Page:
Sudden Death (1995)
Of the 2 collaborations between these two, I love Sudden Death the most. It's nothing outstanding or remarkable or anything, but if you're in the mood for a solid Die Hard style action flick, then you just can't go wrong with this highly underrated Die Hard clone. In fact, of all the "Die Hard in a..." style films out there, of which there are plenty, I found this to be one of the best ones. I'm still not really sure why it doesn't get much love. It's a pretty badass and fun "terrorist takes siege of an arena" action film that has ample amounts of solid action, thrills, stunts, and once again, Hyams delivers some outstanding visuals that gives the film a professional look that most of these types of films are sorely missing. There really were so many of these films around this time, so I guess I can see how some just got lost in the mix. I actually think it's one of Van Damme's best films, and one that oftentimes gets overlooked. It's a great action film if you give it a chance.

The Relic (1997)
Surprisingly, this was a film I only barely saw for the first time just a few months ago. I'm not really sure why either. I love Hyams, and the fact that he's doing a monster film should have been the clencher, but I guess something about the whole thing just didn't click with me, so I never really actively sought it out. Too bad too because it's actually a very good film, and a big departure from most of his other films. Taking place primarily in a museum, the film utilizes it's dark setting to great effect. It always seems like there are never enough lights on, so the film is literally really dark. Lots of work with shadows and empty voids of darkness heighten the thrills and intensity significantly. Plus, seeing Tom Sizemore in a lead role as the grumpy, moody, smartass detective investigating a series of murders in the museum is always a thrill. The film itself is solid, and a welcome entry into the monster movie genre. What works for the most part is that Hyams combines both practical and digital effects, rather than just sticking with CGI, which is what most people would have done. He also keeps the beast in the shadows, so you never get a clear look at him till the end, which works really well for both the story and effects work. Had the monster been front and center for the entire ride, then you'd see some very 90's looking CGI that don't hold up very well today. Even still, that's kept to a minimum, thankfully, and the film as a whole is pretty fun, dark, violent, and thrilling.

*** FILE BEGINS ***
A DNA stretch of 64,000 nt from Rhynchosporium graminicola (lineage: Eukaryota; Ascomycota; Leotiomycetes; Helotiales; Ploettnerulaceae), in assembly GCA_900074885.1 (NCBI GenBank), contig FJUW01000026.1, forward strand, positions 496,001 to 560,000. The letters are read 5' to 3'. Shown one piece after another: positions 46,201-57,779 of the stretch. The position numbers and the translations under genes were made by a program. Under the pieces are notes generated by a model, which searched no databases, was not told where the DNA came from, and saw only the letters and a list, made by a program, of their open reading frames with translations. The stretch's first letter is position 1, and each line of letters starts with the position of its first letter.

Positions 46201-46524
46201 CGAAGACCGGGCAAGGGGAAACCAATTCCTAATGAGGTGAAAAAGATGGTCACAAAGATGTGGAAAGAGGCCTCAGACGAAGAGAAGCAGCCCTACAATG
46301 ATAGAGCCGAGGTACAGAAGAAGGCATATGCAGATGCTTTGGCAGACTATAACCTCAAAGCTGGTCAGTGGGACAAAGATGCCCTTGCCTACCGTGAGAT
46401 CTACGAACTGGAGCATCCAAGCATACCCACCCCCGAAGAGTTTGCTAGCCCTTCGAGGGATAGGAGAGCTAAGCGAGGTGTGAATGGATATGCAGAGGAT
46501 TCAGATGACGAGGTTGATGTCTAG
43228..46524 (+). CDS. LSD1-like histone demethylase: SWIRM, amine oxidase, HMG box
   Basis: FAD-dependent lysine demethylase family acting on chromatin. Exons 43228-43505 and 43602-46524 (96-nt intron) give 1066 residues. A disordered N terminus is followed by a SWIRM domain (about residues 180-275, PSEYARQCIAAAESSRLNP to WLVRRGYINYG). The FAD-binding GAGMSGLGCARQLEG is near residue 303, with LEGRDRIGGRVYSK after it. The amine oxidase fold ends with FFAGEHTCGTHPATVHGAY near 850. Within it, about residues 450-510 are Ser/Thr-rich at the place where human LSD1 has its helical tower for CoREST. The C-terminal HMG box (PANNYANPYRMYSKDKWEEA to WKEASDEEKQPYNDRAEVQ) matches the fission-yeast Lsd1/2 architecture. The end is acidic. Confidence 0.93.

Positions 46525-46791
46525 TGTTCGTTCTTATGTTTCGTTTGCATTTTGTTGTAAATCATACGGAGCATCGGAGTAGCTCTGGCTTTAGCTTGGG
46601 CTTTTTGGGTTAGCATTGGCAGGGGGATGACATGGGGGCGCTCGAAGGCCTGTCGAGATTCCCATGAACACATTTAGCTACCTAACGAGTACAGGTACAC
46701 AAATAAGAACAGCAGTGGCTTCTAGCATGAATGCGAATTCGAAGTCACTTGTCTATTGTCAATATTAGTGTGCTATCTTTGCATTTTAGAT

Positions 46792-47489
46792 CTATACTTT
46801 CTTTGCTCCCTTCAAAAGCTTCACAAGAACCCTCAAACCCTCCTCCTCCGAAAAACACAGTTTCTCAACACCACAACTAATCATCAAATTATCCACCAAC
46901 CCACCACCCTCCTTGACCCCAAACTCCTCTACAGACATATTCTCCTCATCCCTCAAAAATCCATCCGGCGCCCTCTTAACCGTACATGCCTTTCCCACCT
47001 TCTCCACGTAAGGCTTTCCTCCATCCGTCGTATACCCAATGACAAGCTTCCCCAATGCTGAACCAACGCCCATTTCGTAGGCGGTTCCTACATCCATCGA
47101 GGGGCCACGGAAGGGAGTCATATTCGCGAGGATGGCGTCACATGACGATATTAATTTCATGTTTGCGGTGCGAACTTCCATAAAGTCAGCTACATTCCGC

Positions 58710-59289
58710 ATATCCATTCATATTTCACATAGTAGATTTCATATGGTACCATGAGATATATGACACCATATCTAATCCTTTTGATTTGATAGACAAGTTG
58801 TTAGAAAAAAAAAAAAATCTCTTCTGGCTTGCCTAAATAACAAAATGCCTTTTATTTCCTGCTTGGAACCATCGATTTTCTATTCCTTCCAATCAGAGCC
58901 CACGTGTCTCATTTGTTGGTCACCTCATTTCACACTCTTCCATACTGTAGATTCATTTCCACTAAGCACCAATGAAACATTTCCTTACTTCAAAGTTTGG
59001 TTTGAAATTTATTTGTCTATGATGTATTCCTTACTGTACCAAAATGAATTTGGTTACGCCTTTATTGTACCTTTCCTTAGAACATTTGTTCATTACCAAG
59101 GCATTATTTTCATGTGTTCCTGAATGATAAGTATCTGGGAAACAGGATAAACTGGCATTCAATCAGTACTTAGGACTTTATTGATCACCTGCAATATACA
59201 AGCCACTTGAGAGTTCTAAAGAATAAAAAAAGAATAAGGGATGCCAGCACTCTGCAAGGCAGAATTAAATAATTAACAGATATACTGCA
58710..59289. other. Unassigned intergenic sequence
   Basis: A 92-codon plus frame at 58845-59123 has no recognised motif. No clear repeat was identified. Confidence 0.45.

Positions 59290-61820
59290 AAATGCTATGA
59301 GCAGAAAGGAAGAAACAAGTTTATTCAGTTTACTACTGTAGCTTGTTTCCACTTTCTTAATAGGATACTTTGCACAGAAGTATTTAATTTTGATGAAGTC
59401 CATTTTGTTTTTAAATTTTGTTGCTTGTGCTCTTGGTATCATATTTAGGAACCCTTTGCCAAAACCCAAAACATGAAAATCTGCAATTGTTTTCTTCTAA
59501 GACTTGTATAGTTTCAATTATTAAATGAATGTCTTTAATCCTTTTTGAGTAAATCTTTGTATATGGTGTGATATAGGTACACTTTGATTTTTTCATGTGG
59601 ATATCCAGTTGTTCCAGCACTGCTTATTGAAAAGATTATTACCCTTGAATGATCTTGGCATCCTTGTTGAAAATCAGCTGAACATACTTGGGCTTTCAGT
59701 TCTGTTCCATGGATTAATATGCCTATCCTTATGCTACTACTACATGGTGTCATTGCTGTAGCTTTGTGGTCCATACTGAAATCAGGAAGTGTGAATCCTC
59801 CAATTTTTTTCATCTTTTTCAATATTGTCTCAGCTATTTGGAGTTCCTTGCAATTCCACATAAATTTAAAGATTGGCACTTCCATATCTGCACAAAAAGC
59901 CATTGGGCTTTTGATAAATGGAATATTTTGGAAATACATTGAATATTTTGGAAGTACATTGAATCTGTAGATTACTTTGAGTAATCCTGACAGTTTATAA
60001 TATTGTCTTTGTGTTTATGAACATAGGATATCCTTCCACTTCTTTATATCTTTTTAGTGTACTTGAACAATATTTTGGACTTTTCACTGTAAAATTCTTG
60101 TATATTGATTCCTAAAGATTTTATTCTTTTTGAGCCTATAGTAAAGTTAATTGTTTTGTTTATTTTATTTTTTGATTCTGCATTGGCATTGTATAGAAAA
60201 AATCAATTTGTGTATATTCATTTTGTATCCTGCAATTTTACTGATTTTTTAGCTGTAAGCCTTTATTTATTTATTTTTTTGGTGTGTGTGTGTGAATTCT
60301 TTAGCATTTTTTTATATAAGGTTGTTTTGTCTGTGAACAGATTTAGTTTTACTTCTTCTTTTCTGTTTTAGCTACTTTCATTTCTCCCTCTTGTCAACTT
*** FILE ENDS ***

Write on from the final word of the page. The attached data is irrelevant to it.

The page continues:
1997 And Beyond

Sadly, this was Hyams' last great film in a stellar career. While he continued to direct up until 2013, nothing after The Relic ever matched his diverse and quality output from earlier in his career. Films like Schwarzenegger's lackluster and sometimes odd End of Days, the odd kung fu/swashbuckling The Musketeer, and a few more that no one remembers. He took a 4 year break before reteaming with Van Damme again for Enemies Closer in 2013. Though it would ultimately go straight to home video and streaming, I was pretty excited when I learned he would be coming back to the action genre, and also be reteaming with JCVD. However, once I actually saw the film, I found it a very bland and tedious film with no substance. What's worse, Hyams very specific way of shooting is virtually non-existent in here. Had the film at least looked good, that would have scored some points with me, but here he seems to fall prey to the lazy handheld camerawork that is so prominent in these films today. And while I always enjoy JCVD as a villain, it's just not very interesting here, making Enemies Closer a pretty forgettable film overall and his last directing gig.

Surprisingly enough, I saw Peter Hyams recently in the fascinating ESPN documentary OJ: Made In America. He had directed OJ Simpson in Capricorn One back in the 70's when he was trying to break out into films and had continued a long and lengthy friendship with the athlete and sometime actor until the murder of his wife made headlines. 

I hope that if anything, this will get some of you more familiar with his work, or in the least, will get you to revisit some of his films. He's a surprisingly versatile filmmaker, sometimes writing the screenplays himself, such as with 2010: The Year We Make Contact, where it was nominated for several Academy Awards in 1985. I've always considered him a favorite, and I hope you will too.

No comments:

Post a Comment